1 Where is all the incense?
I have no idea why I expected something so … tantric? I thought I’d be wondering into the womb of a cosmic, sexual temptress but actually she is just a wonderful woman in a clinic. TBH, I was relieved. I felt so much more comfortable when the environment didn’t scream that I had to be enlightened or orgasm through sheer force of my mind upon entry.
2 Oh, you can say ‘cock’ somewhere outside of the bedroom during dirty talk
I was so taken aback and then thrilled when my sexologist asked me in all seriousness, if my boyfriend ‘has a nice big cock’. It immediately made me realise I could tell her absolutely anything. She has heard it all ALL before. It’s kinda like when you go for a long-overdue pedicure and have to remind yourself that that nail technician has ‘seen worse’. It’s liberating to speak freely with someone whose job is sexual health.
3 There should really be no stigma around visiting a sexologist – considering so many women have sexual disorders or issues
When we break an arm, we head to the hospital. When we have the flu, we go to the doctor. There is absolutely no reason why we shouldn’t improve our sex lives with the help of a professional.
4 I am my own worst enemy at times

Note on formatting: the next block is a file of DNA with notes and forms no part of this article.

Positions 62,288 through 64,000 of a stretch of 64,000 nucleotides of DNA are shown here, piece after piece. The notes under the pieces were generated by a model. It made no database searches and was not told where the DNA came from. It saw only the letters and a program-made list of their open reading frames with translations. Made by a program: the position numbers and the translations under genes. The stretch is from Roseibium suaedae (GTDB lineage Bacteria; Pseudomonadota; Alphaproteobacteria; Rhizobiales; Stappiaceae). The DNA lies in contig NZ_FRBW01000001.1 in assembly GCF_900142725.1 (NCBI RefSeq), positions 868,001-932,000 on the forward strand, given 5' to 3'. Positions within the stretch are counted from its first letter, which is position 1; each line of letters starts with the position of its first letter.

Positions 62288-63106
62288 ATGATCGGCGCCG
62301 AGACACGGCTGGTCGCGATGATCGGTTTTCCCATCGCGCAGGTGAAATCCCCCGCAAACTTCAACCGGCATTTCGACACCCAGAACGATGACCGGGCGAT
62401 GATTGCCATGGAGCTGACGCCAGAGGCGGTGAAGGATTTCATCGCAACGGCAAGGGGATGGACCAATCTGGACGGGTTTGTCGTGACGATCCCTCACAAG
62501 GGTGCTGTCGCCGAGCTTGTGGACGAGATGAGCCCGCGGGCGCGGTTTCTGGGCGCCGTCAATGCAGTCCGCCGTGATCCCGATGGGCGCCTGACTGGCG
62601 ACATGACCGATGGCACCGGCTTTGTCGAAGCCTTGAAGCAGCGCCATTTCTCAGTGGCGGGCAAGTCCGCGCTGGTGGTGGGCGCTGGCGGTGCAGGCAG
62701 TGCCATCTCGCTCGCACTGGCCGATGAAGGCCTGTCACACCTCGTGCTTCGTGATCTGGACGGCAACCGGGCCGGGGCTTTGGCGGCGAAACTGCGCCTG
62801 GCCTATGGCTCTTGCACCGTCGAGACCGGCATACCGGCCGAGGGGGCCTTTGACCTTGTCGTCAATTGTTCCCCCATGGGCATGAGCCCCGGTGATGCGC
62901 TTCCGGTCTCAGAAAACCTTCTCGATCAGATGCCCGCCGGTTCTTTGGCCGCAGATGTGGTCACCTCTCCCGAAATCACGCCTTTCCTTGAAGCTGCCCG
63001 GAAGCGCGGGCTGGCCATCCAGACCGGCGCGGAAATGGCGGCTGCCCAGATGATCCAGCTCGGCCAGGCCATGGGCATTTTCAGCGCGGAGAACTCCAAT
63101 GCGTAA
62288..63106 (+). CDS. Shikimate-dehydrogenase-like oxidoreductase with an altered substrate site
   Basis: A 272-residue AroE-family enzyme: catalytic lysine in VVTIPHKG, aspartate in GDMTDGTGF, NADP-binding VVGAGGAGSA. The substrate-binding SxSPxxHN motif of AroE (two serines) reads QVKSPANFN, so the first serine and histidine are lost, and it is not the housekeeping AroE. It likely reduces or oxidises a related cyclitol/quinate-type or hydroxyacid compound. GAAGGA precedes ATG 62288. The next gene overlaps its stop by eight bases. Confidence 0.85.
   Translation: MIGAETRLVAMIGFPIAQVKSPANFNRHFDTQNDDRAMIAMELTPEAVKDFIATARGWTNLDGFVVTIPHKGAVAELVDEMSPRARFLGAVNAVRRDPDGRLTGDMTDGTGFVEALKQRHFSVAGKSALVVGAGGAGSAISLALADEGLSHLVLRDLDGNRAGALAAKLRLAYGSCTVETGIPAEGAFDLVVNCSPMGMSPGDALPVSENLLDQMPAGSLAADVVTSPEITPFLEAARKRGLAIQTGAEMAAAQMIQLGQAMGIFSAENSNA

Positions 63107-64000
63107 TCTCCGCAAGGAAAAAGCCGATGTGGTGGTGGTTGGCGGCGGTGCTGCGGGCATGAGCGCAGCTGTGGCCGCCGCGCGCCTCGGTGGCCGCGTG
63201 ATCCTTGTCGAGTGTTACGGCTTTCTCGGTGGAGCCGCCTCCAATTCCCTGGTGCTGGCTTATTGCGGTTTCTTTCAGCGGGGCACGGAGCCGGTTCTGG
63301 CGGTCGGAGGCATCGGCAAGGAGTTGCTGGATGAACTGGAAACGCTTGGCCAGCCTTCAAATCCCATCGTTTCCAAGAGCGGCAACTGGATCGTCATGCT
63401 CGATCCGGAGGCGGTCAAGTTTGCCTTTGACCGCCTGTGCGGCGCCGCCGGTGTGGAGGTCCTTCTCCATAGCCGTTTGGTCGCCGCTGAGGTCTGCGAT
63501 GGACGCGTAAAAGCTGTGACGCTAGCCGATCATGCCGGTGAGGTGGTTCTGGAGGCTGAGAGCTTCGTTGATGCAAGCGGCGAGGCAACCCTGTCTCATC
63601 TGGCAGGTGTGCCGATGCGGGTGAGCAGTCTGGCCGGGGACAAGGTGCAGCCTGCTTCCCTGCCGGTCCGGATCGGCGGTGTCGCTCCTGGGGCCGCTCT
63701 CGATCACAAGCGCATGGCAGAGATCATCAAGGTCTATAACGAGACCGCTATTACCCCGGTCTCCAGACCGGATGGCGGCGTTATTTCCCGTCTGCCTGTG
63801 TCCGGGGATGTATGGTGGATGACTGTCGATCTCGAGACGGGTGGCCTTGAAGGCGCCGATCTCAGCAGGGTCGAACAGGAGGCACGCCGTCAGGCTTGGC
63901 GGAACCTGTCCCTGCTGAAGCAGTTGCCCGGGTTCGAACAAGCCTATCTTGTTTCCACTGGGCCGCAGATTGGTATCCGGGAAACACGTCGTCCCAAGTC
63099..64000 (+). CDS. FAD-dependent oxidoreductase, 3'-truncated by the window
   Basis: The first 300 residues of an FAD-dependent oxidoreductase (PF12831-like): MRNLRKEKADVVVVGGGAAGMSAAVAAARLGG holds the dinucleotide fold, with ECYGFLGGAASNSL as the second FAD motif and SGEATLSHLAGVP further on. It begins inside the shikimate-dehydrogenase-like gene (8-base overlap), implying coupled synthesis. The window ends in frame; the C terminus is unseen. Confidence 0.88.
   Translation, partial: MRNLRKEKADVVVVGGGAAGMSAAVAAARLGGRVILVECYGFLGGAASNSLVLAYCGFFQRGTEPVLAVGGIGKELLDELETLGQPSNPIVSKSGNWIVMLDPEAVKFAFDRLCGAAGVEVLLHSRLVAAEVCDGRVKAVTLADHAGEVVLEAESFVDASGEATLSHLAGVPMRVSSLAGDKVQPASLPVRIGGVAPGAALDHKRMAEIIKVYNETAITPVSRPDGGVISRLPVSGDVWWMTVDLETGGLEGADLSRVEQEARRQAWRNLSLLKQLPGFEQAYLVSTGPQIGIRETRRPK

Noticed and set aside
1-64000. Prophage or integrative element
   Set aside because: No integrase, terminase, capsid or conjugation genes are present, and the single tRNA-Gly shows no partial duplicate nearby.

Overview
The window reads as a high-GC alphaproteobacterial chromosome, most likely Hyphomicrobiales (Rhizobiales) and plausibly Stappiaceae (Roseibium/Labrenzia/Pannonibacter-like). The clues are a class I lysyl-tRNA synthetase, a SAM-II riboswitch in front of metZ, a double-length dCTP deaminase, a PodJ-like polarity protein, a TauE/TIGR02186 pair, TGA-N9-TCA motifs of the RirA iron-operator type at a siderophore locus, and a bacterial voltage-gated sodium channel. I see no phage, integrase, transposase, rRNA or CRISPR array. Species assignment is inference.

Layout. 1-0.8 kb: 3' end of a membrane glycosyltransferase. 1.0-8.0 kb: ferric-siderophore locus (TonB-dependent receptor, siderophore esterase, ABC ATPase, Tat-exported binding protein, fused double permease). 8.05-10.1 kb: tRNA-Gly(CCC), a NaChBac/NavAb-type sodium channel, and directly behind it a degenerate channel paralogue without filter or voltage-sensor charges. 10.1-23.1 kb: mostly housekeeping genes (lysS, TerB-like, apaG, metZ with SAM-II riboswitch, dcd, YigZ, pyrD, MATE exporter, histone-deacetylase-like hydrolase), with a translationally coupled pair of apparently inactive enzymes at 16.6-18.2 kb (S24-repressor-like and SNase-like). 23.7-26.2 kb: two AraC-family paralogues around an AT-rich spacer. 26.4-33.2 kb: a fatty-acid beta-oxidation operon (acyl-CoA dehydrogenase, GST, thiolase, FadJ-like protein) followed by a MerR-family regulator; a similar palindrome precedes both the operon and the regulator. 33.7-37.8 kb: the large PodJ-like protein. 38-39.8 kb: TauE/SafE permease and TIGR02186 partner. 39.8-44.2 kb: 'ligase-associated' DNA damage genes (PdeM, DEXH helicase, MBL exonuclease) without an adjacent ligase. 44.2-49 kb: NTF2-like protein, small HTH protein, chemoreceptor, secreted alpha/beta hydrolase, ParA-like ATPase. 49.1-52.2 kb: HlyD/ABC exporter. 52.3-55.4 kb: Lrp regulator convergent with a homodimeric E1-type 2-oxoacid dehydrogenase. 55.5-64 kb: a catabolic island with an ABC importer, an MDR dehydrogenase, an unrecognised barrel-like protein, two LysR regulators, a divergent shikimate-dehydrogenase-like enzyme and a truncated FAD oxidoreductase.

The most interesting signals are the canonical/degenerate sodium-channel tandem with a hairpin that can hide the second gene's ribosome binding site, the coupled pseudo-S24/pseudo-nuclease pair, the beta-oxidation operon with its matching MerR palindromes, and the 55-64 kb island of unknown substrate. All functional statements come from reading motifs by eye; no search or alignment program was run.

Despite the fact that I write about sex and, quite frankly, wake up with dick on my brain most days, am I honest enough with my self and my partner about my sexuality? I found speaking openly about sex with a sexologist made it so much easier to approach the topic outside of her office.
5 We need to change the way we think about STDs
Meaning, we need to stop judging those who have them because they are KAK COMMON. I realised, after I grimaced when the topic of herpes arose, that I should really learn more about it instead of judging people who have it. My sexologist laid down some stats for me and said, ‘The next time you’re having lunch with a group of girlfriends, look around the table. At least two of them have herpes and haven’t told you.’ I felt like a supreme asshole and considered how damaging it is to people’s sex lives when we contribute to keeping stigmas alive.
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